Recent Foundation One testing of a metastatic squamous cell carcinoma of the lung lobe showed BRCA1 and BRCA2 as VUS (varients of unknown significance), present but unknown as to their effects on the SCC. Is this evidence that I carry both gene alterations and should consider preventative treatment for Ovarian cancer?

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Many types of tumors develop mutations in genes over time. Most often these mutations or alterations in tumors are not inherited. Encourage you to discuss results with your oncologist.

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@danmhaye

My sister had surgery at Mayo last week. It was too large and involved to remove and the oncologist is recommending traditional chemo which she is scheduled for at Mayo. Is she a candidate for the ovatar trial?

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Alex, thank you very much for the reply.

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@above

Please share your latest research on best preventing ovarian cancer from recurring (non hereditary, stage 3B after major hysterectomy))

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Dear Alex
Thank you for your reply. Are the clinical trials open to non-americans? Im Danish and might be willing to travel:-)
Best rgs
A

Sendt fra min iPhone
derfor lidt kort 🙂
bedste hilsner Anne

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I have been experiencing severe pelvic/abdominal pain. My u/s and ct showed I have a small mass on my left ovary and one on my uterus (a small cyst in my liver) and my alpha feta protein test was abnormal, CA125 was normal. My doctor says there is nothing to worry about, I see my gyny on the 2nd June. My question is: can a doctor tell by my test results that the mass is benign? I am a 58 yr old female. I took HRT for 7 years stopped 1 year ago. The pain is increasing in severity now extending into my back and the groin area, I have had to stop work and am taking painkillers Tramadol 24/7. Thank you for you help.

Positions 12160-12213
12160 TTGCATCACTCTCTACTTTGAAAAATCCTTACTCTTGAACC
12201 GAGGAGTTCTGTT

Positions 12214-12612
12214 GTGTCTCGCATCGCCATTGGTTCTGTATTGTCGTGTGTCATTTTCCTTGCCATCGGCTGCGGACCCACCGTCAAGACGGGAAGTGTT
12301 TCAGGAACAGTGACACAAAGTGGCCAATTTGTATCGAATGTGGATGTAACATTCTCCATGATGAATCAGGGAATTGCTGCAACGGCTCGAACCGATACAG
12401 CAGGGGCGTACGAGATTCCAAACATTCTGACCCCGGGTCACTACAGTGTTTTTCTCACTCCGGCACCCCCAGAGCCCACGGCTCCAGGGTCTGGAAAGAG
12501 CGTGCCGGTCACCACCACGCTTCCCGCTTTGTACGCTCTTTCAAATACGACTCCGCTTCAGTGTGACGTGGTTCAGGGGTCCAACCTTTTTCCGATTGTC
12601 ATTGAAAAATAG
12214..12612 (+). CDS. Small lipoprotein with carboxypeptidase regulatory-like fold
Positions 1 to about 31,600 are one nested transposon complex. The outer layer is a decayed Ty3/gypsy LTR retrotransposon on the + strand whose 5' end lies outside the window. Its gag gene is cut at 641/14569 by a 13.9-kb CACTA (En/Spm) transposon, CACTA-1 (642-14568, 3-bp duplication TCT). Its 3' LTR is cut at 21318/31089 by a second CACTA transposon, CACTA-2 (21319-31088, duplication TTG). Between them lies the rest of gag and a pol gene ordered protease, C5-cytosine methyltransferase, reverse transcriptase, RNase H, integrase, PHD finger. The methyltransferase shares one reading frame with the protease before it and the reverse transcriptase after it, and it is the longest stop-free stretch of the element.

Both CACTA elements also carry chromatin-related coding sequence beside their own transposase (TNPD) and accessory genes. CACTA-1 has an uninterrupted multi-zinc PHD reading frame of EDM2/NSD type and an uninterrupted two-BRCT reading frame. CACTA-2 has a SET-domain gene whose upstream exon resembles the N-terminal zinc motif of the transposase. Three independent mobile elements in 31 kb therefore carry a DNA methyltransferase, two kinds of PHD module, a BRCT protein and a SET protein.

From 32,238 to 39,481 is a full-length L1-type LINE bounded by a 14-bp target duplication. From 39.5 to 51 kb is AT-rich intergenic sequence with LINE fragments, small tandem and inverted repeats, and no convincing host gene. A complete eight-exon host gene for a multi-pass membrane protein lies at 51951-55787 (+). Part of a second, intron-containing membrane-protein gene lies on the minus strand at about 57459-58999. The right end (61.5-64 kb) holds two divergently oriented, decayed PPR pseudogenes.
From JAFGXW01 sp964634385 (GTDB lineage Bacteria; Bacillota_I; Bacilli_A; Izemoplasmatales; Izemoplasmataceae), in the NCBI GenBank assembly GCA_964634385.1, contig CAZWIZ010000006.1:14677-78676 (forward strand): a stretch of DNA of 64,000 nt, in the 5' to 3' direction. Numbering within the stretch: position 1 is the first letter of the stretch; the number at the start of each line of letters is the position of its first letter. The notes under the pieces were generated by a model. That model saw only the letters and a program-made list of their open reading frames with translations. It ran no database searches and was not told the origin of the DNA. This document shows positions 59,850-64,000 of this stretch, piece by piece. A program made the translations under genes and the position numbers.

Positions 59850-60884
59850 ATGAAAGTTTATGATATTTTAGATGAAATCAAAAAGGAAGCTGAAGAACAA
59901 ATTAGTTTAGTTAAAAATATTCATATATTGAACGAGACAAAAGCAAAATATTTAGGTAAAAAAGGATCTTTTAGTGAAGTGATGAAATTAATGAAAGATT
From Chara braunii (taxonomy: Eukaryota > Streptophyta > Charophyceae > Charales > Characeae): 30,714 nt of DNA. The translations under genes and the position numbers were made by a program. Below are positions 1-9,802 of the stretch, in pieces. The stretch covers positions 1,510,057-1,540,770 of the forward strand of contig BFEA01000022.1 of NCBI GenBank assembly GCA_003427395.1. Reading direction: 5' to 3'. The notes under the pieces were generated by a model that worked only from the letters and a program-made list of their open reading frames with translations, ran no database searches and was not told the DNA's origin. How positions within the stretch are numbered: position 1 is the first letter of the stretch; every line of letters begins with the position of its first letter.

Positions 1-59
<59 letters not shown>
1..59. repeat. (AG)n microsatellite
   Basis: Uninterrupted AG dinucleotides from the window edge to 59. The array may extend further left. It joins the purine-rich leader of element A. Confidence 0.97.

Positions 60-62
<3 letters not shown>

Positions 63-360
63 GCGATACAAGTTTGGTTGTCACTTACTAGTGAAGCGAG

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@dugan

I have stage 4 recurring ovarian cancer. I have been treated with Chemo four 4 1/2 years after surgery. Was given 2/3 months and started treatment of HEXALEN. Is there any other treatment that you would suggest.

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There are many potential therapies for recurrent ovarian cancer and the pros/cons should be discussed with your local oncologist. It is difficult to give advice about what treatments to do now or next without having more information about your medical history, tolerability of prior chemo, life goals, physical condition, etc. The best way to answer this question is through a face-to-face consult or electronic consult if your physician is part of the Mayo Clinic Network.

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@mfell

I have stage 3 recurrent clear cell ovarian cancer. You mentioned carboplatin and taxol are the standard chemo treatments for ovarian cancer. Would you say they would be the same for clear cell? Thank you.

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Yes, we currently do not distinguish between the different subtypes of ovarian cancer and use the same general platinum-taxane doublet therapy (for instance cisplatin or carboplatin plus paclitaxel or Taxotere) for all subtypes.